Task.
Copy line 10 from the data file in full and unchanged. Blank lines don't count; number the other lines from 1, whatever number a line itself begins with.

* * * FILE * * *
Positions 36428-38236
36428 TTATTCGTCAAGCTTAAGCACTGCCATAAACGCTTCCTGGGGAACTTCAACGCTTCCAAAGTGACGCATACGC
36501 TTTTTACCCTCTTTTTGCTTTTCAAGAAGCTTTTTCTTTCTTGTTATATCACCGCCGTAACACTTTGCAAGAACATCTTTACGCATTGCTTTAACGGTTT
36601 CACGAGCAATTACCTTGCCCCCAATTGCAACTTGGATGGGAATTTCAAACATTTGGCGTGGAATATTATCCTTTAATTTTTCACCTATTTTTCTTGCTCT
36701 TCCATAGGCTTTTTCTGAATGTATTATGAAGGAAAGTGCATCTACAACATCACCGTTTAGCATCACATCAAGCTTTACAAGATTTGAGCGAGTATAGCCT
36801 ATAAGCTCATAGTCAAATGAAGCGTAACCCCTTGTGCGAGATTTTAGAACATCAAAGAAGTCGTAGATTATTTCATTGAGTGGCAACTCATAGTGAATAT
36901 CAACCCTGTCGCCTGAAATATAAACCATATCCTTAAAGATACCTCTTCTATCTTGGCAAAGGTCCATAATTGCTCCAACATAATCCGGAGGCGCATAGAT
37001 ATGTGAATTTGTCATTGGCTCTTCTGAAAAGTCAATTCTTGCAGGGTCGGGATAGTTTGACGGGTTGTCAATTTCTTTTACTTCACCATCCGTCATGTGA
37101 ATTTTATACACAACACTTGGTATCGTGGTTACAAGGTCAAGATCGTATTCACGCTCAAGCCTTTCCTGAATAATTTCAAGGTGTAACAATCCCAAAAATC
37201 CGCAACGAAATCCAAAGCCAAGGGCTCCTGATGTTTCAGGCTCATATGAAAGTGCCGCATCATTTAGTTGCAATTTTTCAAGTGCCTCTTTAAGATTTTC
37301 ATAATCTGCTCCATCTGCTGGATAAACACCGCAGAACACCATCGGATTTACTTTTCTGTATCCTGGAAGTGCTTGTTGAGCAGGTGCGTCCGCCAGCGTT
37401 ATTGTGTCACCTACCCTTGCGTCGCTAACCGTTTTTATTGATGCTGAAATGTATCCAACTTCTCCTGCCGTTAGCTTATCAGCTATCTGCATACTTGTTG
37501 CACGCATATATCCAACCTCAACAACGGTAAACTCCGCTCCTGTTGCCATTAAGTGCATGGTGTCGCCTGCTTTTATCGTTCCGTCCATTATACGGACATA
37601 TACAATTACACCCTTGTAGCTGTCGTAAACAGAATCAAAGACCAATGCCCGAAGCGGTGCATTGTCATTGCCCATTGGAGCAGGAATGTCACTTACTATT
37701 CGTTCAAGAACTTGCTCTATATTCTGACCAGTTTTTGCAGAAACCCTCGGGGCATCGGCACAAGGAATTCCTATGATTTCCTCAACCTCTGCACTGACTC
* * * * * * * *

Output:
37201 CGCAACGAAATCCAAAGCCAAGGGCTCCTGATGTTTCAGGCTCATATGAAAGTGCCGCATCATTTAGTTGCAATTTTTCAAGTGCCTCTTTAAGATTTTC